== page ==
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Is Soapstone the Same as Silestone?

People tend to gravitate toward Soapstone instead of Silestone because it is one of the smoothest materials you can use for a countertop. Softer grades may feel similar to soap when touched, hence the name. And while its strong heat and stain resistance make soapstone an option for kitchen countertops, it is not perfect. Neither are Silestone countertops either, but we’ll address that.

Soapstone vs Silesstone

Soapstone Countertops

Soapstone is an alternative natural stone countertop instead of Silestone, granite, or marble. The smooth texture is nice but can its softness (scratching and chipping) be overcome by its benefits? Both being natural stone, they are similar in many aspects.

Simply put, Soapstone lacks variety. Because Soapstone is naturally occurring, there are limited slab sizes and Soapstone is only available in shades of light grey, soft white and deep charcoal. They tend to have gentle veining and hues of green, blue, or pearl. On the other hand, Silestone has many many contemporary options for countertop colors and patterns. Silestone countertops tend to be more “elegant”.

Also, keep in mind that Soapstone darkens with age, giving it a worn look over time that some people desire. If you do not want your countertop becoming darker over time, choose Silestone.

Like Silestone, Soapstone does not require sealing and is not likely to stain when wine or oil are spilled onto it. Soapstone may require regular aesthetic maintenance (not a performance issue) as it darkens over time to present a desired patina. To get that patina, you will need regular mineral oil treatments.

But with Silestone countertops quartz, the ease of maintenance is unmatched. All you need to ensure is that you clean off spills immediately and avoid placing hot items on the quartz countertops.

For daily cleanup, use common household cleaners on soapstone countertops. Various chemicals and acids will not cause any damage to the surface. However, it is recommended to clean with just soap and water if the countertop has been treated with mineral oil. Harsher cleaners may remove the mineral oil, causing you to have to re-apply it. Silestone countertops clean up just as easily with soap and water.

Gallery of Soapstone Countertops (mostly grey)

Silestone countertops win this one. Soapstone countertops are a bit odd. They can be scratched or chipped more easily because they are softer, but they are also more “pliable” and won’t crack from stress or weight. Even so, consumers need to avoid dropping heavy kitchen items on Soapstone countertop like skillets or cutting blocks. So from an “impact perspective, Silestone countertops are much more durable than Soapstone countertops.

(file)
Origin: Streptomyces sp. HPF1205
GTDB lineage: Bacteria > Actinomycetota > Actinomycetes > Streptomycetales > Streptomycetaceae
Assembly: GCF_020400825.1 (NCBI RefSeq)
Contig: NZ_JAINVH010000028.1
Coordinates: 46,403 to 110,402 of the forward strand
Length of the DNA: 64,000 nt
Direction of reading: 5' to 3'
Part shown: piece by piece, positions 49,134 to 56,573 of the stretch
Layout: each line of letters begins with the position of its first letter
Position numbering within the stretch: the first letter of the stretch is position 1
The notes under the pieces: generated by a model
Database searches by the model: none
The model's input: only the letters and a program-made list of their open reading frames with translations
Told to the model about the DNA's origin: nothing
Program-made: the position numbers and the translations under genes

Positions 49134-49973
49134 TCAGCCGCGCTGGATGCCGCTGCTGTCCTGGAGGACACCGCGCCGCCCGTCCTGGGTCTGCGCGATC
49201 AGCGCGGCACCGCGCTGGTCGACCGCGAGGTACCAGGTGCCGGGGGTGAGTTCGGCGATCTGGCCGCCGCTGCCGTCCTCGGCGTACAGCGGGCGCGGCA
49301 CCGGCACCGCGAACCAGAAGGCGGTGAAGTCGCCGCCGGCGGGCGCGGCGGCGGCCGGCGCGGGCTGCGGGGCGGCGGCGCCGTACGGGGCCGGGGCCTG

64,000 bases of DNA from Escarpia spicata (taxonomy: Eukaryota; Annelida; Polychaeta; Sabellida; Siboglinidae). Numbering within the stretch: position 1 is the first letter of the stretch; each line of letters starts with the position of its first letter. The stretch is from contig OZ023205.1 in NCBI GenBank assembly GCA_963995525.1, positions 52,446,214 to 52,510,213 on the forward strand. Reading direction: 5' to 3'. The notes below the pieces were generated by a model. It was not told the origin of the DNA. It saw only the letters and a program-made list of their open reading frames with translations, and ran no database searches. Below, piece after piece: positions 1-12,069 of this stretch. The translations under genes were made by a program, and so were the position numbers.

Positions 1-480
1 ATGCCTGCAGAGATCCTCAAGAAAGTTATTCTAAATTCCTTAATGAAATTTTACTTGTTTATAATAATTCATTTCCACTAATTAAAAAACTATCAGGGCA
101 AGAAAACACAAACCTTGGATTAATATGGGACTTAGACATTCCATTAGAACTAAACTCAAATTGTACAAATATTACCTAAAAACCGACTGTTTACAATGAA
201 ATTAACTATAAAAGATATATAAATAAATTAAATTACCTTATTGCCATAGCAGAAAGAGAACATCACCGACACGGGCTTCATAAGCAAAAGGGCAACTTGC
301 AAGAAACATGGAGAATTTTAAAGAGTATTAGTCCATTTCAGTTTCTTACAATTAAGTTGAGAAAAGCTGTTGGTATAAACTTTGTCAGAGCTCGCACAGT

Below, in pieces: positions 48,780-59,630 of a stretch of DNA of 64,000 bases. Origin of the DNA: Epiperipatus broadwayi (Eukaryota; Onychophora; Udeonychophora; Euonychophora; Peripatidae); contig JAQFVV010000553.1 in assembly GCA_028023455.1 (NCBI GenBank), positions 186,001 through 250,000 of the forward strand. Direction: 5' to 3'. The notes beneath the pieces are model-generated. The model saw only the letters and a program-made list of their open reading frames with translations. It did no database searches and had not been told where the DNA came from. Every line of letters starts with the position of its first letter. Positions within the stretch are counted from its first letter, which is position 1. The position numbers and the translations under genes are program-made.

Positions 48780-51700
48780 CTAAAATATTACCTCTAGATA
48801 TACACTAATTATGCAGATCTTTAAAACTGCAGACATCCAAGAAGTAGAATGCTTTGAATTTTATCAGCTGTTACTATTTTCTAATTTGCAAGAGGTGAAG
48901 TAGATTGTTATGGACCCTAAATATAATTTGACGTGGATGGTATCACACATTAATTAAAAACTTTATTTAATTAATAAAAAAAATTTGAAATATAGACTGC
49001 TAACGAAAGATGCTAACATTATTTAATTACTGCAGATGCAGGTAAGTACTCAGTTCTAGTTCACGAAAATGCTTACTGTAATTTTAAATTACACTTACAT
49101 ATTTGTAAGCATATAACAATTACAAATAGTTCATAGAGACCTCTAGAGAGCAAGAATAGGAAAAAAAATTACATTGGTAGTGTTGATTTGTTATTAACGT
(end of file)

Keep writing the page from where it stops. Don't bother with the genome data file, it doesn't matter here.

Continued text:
Though Soapstone is easily scratched, it can be resurfaced with sanding and treatment with mineral oil. Soapstone tends to be used for laboratory countertops, stoves, fireplace surrounds, and insulators for electrical components and cookware.

Both are stain resistant with limitations. Any spills left for long periods will change the surface area. Again, Soapstone can be resurfaced with gentle sanding and treatment with mineral oil. Consequently, Soapstone countertops are often seen in laboratories for practical reasons. The stone will not be compromised by acids or alkalis that might be spilled on its surface.

Soapstone is natural and not engineered like Silestone so slabs can be inconsistent, even hard to find. It can be difficult to get an exact matching pattern for two pieces when creating something like a waterfall countertop or if repairs/replacements are necessary. In larger kitchens, seams can be an issue.

Alternatively, Silestone is made of natural stone, it is engineered to be consistent in pattern.

This is the one factor where Soapstone countertops clearly win. Soapstone is unaffected by heat. Hot pots can be placed directly on it without fear of melting, burning, or other damage. Silestone can’t handle searing temp. Some people report cloudy blotches on their quartz countertop after many months of use and not paying attention to hot pans and hots. Cloudy blotches are reported due to chemical changes in Silestone countertop resins caused by heat.

Why is Soapstone soft and scratchable?

Soapstone (a.k.a. steatite, soaprock) is a metamorphic rock composed largely of the magnesium rich mineral, talc. On average soapstone is 63.37% silica, 31.88% magnesia, and 4.74% water and usually has minor quantities of other oxides. Soapstone is relatively soft because of its high talc content, talc having a definitional value of 1 on the Mohs hardness scale. Because of its softness, it has been a medium for carving for thousands of years.

Soapstone is often used as an insulator for housing and electrical components because it can be pressed into complex shapes. Soapstone is better used for fireplace surrounds and cladding on wood-burning stoves because it can absorb and store heat due to its high density and magnesite (MgCO3) content.

COST: How much ARE soapstone countertops?

Soapstone costs generally fall in the range of pricier granite, but not as much as some types of marble. To get a better idea of how much a soapstone countertop will cost, you can get an online estimate.
Pros and Cons of Soapstone Countertops

The cost of a soapstone countertop varies based on the talc content of the stone and where it was quarried. However, the average cost of soapstone per square foot ranges between $45 and $85. Professional installation can significantly raise the cost of a soapstone countertop. When you consider the cost of the soapstone and the installation cost, the total cost can range between $85 and $150 per square foot.

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